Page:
How to Use DHCP Reservations for Greater Control of Your AirPort Network

| How-To

If you use Apple's AirPort or Time Capsule for your home router, you're probably pretty happy with how easy it is to set up. Sometimes you need to exert a little more control over your network, however, and AirPort Utility makes that possible, too. This article will show you how to assign static IP addresses to your Mac using DHCP Reservations and DHCP Client IDs, and how to manage your network's DHCP range.

My angle in writing this up is managing my network to properly handle Bitcoin mining devices as I prepare for my Macworld/iWorld session on Bitcoins. Many mining devices not only need a static ID, they need to look for a local proxy server.

By assigning a static ID to the Mac running that proxy, you can avoid the headaches that come along with your base station assigning new IP addresses to your network, say after a power outage. Bitcoin mining aside, there are plenty of other reasons to assign reserved IP addresses, so let's get to it.

Why Not Just Use a Static IP?

You could just set a static IP address in your Network preferences. In the screenshot below, I set up an IP address using the "Manually" setting in Mavericks:

Static IP

Network Control Panel in System Preferences

The weakness with this method is that your AirPort base station doesn't know anything about it, and if you pick an address in the DHCP Range of your base station, it could assign the same IP address to another device. You don't want that.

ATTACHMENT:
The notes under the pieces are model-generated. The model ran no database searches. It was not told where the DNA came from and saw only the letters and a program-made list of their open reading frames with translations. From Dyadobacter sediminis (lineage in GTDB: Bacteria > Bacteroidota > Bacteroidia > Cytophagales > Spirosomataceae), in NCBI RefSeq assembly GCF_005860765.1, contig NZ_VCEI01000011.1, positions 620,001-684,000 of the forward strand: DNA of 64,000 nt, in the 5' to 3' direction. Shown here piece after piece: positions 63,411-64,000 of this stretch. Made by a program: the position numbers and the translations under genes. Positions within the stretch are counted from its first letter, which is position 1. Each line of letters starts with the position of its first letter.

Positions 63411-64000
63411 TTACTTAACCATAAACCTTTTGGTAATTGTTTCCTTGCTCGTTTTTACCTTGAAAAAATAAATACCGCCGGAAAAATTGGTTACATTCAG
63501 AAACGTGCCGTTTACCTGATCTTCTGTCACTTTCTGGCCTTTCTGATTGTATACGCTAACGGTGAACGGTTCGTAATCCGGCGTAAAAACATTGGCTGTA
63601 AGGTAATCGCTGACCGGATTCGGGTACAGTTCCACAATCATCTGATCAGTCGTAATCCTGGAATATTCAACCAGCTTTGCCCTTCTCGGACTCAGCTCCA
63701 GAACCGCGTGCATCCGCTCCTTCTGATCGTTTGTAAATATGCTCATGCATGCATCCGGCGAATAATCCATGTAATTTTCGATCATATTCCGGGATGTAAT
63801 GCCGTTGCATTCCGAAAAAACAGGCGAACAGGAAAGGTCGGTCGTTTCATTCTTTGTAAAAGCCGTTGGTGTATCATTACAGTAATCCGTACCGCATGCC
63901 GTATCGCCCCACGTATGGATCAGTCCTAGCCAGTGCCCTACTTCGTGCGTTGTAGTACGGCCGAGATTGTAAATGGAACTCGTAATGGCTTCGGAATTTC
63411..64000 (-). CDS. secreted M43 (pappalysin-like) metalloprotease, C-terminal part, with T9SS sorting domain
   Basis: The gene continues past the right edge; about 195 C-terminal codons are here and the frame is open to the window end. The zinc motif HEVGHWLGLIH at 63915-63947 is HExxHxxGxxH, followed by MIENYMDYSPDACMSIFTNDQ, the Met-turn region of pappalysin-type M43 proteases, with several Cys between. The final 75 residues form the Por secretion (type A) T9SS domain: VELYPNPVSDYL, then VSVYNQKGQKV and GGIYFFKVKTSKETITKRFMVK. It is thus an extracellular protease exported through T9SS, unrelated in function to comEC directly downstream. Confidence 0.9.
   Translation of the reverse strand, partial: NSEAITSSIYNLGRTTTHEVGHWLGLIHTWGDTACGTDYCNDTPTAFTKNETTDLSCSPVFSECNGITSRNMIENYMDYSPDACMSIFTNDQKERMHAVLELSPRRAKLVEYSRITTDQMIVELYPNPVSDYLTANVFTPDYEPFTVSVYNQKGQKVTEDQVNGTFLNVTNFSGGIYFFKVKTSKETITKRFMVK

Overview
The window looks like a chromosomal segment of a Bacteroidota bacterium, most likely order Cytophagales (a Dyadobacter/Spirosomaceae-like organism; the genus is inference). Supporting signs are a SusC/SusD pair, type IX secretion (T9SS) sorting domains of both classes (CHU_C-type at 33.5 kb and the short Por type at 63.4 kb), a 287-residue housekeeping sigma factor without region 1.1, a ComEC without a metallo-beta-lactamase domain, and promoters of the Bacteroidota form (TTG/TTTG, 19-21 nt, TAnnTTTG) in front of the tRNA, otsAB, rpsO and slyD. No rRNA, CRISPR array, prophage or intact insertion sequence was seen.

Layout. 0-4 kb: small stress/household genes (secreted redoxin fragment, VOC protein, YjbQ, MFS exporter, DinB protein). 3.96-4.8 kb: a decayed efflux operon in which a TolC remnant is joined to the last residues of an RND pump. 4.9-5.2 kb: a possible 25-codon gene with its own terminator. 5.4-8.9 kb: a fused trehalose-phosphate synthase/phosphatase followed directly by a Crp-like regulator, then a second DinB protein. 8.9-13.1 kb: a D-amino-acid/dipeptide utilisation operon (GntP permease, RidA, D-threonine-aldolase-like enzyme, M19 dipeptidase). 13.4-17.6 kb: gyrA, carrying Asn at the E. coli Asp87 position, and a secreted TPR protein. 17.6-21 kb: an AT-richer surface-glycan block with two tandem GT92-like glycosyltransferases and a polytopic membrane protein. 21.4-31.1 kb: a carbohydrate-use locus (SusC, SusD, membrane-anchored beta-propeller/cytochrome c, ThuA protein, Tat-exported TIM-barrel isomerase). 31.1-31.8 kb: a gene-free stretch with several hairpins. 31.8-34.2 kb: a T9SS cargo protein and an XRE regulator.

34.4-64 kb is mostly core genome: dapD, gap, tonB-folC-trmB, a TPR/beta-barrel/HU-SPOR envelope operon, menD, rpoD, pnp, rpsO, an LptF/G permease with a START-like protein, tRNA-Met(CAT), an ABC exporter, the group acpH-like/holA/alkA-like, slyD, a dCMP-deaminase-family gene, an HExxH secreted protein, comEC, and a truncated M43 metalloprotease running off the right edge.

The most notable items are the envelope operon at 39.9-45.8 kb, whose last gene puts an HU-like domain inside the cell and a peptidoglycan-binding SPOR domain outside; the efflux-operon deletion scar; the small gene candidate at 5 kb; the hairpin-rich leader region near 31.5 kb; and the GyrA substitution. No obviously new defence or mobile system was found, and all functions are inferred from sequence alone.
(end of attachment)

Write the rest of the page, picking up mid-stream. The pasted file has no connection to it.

Instead, I'm going to assign a DHCP Client ID to my Mac and let my base station know about it so that it can then assign the static IP I want based on that Client ID. This keeps everything neat and tidy in perpetuity.

DHCP Range

Let's start with your base station's DHCP Range. This is the range of IP addresses your AirPort base station feels like it owns and can use at any given moment. Whenever a device joins your network, the IP address it gets comes from this range.

To find out what your base station's DHCP Range is, go to the Network tab. The DHCP Range is specified underneath the Router Mode pulldown menu, as marked in the image below by the red arrow.

DHCP Range

AirPort Utility -> Base Station -> Network Tab

In this case, my base station had reserved 192.168.1.2 through 192.168.1.200. That's a huge range—far more than I could conceivably use. I could safely edit that down to 20 or 30 addresses for my personal needs, but what I really want is to simply make sure I can safely use everything above 200 for my mining devices, plus an extra IP for my Mac.

You can edit your DHCP Range by clicking on Network Options, as shown in the screenshot below:

Assign a Range

Network Options

Once there, I can edit the Range as needed, and for this example I'm going to limit it to 192.168.1.198. That will leave me 192.168.1.200 through 192.168.1.254 to use as I see fit.

Here's what that looks like after I set it:

New Range

New Range

Reservations

Now that I have the range I want, I can assign a specific IP to my Mac, which in this case is 192.168.1.199. In the three screenshots above, there's a block called DHCP Reservations. Click the "+" sign underneath that block, and you'll get a popup sheet, as shown in the screenshot below: